Policing cyberspace is out-rightly a new calling for states

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Peter Karake, Assistant Commissioner of Police, Rwanda

Although Cloud Computing has emerged as a new paradigm for hosting and delivering services online, one can’t overlook cyber-crime that’s gained momentum over the Internet says Peter Karake, Rwanda’s Assistant Commissioner of Police (ACP).

While making a presentation on Cyber Security Law Enforcement on 29th March, 2018 – the final day of the premier Cloud and Security Summit organized by CIO East Africa and Rwanda Information Society Authority (RISA) in Kigali, Rwanda, ACP Karake asserted that police are grappling with fast changing tactics of cyber-criminals.

Despite the exciting leaps of development in the cyberspace that has proven potentially free of conventional politics, social order and social regulation, numerous challenges have continued to emerge in the space that was created by the Internet.

The optimism arising from its potential to democratise access to hitherto restricted knowledge and thus level out some of the social boundaries that have developed both within and across societies is tempered by the nature of this revolutionary new resource.

“The (African) continent has witnessed the fastest rate of broadband connection on the global level and thus attracting more cyber related crimes and as a result there is a need for  collaboration of law enforcement agencies, what is important is to cooperate, the dangers are real but we cannot afford to have the pace of development and progress to be slowed down as a result.”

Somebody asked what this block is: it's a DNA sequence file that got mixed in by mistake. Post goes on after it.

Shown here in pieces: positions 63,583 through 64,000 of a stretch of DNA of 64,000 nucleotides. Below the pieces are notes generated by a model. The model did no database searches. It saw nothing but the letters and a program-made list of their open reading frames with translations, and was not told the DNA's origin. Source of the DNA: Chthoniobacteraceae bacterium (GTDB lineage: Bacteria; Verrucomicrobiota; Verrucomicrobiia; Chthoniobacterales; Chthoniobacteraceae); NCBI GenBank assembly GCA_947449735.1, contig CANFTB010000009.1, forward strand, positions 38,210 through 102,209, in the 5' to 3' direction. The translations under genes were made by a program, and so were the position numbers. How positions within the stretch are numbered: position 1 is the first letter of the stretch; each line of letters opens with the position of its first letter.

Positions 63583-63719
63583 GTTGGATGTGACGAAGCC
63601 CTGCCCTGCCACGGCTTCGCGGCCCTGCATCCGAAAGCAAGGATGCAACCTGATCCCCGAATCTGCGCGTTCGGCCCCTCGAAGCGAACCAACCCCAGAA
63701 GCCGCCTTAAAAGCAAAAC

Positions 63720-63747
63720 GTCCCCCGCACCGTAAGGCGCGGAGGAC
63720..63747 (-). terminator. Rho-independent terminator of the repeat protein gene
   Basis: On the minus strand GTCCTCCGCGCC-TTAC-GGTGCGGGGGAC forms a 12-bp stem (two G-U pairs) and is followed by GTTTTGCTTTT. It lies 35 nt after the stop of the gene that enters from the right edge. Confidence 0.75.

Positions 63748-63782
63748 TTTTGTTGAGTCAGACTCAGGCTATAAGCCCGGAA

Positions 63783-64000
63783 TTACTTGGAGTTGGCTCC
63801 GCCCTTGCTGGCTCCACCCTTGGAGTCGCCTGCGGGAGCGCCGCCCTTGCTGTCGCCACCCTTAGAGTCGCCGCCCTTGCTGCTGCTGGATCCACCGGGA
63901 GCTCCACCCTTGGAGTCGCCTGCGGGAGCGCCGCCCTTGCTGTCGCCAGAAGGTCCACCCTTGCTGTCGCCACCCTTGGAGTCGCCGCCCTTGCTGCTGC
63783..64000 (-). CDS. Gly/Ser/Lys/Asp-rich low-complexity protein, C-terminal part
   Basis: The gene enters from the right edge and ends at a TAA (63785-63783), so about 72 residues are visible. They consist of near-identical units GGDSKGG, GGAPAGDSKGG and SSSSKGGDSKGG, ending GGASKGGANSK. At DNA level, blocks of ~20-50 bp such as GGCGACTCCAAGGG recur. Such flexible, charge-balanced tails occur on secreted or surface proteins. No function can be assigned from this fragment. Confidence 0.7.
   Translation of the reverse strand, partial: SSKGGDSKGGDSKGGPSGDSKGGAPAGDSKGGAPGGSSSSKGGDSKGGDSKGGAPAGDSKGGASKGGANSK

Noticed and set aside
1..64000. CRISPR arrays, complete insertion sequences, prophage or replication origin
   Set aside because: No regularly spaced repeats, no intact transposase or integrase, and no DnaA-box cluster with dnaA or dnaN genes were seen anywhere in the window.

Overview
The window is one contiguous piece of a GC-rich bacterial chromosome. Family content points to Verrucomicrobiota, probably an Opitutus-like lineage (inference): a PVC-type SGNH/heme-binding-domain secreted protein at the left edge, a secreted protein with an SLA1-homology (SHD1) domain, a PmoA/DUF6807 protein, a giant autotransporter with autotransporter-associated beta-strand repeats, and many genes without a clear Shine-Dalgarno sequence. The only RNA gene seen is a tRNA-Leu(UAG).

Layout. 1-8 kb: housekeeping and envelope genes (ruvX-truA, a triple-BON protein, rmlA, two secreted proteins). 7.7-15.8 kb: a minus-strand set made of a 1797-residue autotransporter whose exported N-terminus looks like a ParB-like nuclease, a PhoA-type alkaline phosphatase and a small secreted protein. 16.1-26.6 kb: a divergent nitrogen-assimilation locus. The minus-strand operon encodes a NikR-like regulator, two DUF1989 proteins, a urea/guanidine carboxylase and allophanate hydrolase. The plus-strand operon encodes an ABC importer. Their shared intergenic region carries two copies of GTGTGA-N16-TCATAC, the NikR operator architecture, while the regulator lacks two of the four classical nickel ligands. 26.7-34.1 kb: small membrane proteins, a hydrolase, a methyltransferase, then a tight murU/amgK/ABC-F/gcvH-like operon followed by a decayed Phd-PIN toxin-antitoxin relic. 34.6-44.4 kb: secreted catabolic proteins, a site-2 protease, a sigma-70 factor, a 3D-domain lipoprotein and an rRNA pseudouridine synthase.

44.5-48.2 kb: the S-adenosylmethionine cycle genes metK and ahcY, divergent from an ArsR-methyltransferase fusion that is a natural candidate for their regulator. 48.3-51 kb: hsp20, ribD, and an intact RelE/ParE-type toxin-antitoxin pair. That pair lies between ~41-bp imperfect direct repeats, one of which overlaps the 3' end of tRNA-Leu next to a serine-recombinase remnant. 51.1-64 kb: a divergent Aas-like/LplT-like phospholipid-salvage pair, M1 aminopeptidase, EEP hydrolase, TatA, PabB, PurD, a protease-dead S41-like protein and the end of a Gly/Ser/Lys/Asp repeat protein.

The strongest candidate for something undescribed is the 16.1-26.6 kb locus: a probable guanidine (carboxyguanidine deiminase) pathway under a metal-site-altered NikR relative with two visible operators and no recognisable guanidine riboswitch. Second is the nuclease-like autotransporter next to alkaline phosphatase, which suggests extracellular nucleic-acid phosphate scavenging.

President Paul Kagame, Rwanda

Attraction of more cyber related crimes

In an effort to sustain the fight to tame cybercrime in Rwanda, ACP Karake made reference to the country’s President Paul Kagame’s visionary which stated: “The (African) continent has witnessed the fastest rate of broadband connection on the global level and thus attracting more cyber related crimes and as a result there is a need for  collaboration of law enforcement agencies, what is important is to cooperate, the dangers are real but we cannot afford to have the pace of development and progress to be slowed down as a result.”

 

ACP Karake further noted that in addition to the considerable benefits that the Internet creates, there are also many opportunities for new types of offending and new forms of anti-social behaviour. Moreover, cyberspace undermines economic, social and political boundaries, posing a considerable threat to traditional forms of governance and creating a challenge to traditional understandings of order.

Regulating undesirable behaviour

Conventional understandings of crime and policing are based upon a collective social experience of traditionally bounded space, not the virtual environment of cyberspace. Since the Internet is clearly here to stay, several important questions emerge, such as ‘who will regulate “undesirable” behaviour?’ and ‘how will they police it?’

Presently, Rwanda has more than 4,500Km of fibre optic cables coupled with installation of 2G, 3G and 4GLTE coverage at 90, 55 and 90 percent respectively in the country.